Social Marketing Casebook


Jeff French, Rowena Merritt & Lucy Reynolds

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  • Front Matter
  • Back Matter
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  • The Natural Home

    SAGE has been part of the global academic community since 1965, supporting high quality research and learning that transforms society and our understanding of individuals, groups, and cultures. SAGE is the independent, innovative, natural home for authors, editors and societies who share our commitment and passion for the social sciences.

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    About the Authors

    Professor Jeff French has over 30 years' experience of evaluating and developing leading behaviour change projects, social marketing programmes and communication strategies at international and local levels. Jeff and has published over 80 chapters, articles and books in the fields of behaviour change, social marketing, community development, health promotion and communications. He is Visiting Professor at Brunel University and Brighton University, a Fellow at King's College London and teaches at four other UK Universities. Until 2009 Jeff managed the National Social Marketing Centre and is currently Chief Executive of Strategic Social Marketing Ltd.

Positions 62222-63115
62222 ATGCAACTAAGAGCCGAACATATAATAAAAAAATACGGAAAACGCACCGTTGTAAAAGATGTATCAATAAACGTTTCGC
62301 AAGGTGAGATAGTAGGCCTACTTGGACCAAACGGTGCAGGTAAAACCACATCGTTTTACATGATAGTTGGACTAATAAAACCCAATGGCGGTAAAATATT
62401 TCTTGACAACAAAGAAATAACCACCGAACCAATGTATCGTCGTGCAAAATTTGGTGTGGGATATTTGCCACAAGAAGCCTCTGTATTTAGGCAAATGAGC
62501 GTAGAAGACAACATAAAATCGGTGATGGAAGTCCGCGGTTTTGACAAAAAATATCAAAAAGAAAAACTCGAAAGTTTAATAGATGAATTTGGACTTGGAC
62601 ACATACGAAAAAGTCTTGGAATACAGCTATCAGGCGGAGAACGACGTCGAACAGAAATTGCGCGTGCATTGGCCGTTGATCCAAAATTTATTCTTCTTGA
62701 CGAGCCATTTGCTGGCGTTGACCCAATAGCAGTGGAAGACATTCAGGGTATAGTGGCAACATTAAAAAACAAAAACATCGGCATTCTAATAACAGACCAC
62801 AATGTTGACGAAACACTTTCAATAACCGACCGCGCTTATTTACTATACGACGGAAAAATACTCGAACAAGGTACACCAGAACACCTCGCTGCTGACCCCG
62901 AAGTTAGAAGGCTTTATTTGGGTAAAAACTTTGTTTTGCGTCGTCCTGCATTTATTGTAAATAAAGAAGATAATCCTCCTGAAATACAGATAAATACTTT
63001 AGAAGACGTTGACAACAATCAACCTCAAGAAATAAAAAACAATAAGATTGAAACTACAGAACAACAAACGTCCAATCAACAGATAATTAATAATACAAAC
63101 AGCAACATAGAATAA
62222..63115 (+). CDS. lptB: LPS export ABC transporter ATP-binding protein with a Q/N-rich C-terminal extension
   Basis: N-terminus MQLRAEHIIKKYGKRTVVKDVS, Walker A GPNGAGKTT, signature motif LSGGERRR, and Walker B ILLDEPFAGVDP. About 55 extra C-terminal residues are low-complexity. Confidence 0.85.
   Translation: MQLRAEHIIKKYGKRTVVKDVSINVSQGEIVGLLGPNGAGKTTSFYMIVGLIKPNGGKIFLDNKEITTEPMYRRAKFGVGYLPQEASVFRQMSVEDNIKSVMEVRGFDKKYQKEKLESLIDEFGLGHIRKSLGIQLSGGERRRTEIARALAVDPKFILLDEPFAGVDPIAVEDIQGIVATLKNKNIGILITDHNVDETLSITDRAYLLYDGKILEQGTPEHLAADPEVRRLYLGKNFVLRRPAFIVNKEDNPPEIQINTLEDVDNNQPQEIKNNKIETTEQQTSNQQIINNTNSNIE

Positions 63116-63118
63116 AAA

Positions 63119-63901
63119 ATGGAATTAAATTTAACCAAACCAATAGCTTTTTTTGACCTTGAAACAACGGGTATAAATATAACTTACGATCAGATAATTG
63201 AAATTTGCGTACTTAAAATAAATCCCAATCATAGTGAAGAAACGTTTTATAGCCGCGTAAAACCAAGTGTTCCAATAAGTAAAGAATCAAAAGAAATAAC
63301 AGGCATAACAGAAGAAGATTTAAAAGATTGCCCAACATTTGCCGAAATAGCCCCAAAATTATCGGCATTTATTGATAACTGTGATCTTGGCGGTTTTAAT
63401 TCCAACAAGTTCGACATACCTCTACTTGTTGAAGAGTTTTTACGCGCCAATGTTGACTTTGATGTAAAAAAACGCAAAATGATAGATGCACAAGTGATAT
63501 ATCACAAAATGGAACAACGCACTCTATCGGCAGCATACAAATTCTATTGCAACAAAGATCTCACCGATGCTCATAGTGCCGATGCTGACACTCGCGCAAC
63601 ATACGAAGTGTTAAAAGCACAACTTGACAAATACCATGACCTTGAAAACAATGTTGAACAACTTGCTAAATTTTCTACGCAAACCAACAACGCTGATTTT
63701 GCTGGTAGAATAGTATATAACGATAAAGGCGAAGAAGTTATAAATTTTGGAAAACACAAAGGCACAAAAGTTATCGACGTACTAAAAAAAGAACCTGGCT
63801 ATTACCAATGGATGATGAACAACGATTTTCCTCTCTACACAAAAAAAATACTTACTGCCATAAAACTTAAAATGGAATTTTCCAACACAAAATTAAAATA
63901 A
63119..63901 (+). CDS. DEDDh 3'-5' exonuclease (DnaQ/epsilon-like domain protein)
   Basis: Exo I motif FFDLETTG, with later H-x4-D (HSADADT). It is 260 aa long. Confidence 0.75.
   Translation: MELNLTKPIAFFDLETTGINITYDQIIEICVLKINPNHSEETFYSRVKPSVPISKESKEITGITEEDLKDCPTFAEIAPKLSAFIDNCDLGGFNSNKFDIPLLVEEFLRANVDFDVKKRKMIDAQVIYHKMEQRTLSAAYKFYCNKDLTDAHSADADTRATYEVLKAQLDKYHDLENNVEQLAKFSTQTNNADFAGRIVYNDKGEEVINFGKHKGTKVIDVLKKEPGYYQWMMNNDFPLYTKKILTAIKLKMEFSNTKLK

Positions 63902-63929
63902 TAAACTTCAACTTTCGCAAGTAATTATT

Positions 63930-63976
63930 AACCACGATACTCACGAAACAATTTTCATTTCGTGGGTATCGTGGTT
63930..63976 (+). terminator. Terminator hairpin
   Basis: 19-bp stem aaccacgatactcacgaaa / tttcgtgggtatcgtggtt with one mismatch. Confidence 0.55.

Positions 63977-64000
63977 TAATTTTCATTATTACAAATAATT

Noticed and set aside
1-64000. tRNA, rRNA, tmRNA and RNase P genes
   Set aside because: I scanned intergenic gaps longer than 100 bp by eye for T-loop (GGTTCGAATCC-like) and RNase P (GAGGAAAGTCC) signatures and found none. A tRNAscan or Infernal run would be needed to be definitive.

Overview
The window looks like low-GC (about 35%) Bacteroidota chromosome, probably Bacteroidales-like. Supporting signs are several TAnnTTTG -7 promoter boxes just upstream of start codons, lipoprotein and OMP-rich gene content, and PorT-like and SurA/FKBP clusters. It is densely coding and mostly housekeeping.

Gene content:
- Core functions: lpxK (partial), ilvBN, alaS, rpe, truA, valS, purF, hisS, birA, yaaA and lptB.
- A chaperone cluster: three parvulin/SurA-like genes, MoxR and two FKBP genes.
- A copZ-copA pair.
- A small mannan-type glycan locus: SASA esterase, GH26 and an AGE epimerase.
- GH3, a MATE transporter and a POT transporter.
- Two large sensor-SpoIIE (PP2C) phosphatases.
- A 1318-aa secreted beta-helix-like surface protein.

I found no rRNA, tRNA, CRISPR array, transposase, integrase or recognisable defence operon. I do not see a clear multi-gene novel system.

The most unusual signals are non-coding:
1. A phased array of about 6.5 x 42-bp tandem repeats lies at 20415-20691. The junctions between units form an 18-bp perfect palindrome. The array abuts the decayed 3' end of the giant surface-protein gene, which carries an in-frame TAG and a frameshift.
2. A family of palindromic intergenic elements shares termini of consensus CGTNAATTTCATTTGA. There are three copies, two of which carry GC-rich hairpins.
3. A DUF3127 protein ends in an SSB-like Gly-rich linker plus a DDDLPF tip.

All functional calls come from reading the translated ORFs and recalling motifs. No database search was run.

Dr Rowena Merritt has more than 10 years' experience working in the communication and marketing fields in the private and public sectors. She currently works as the Research Manager at the National Social Marketing Centre and previously led on Local Practitioner Development where she set up the award-winning National Demonstration Site scheme, funded by the Department of Health. Rowena has published widely and regularly guest lectures at a number of universities in Britain, Hong Kong and the USA.

    Dr Lucy Reynolds founded the National Social Marketing Centre's widely acclaimed evidence resource, ShowCase, and is an expert in UK and international social marketing evidence. Lucy has published widely on social marketing theory and practice, in academic, health and environmental journals, as well as appearing on Radio 4. Lucy is a senior consultant at Finnamore, the UK's largest independent health consultancy, where she specialises in health inequalities, performance transformation and assets management.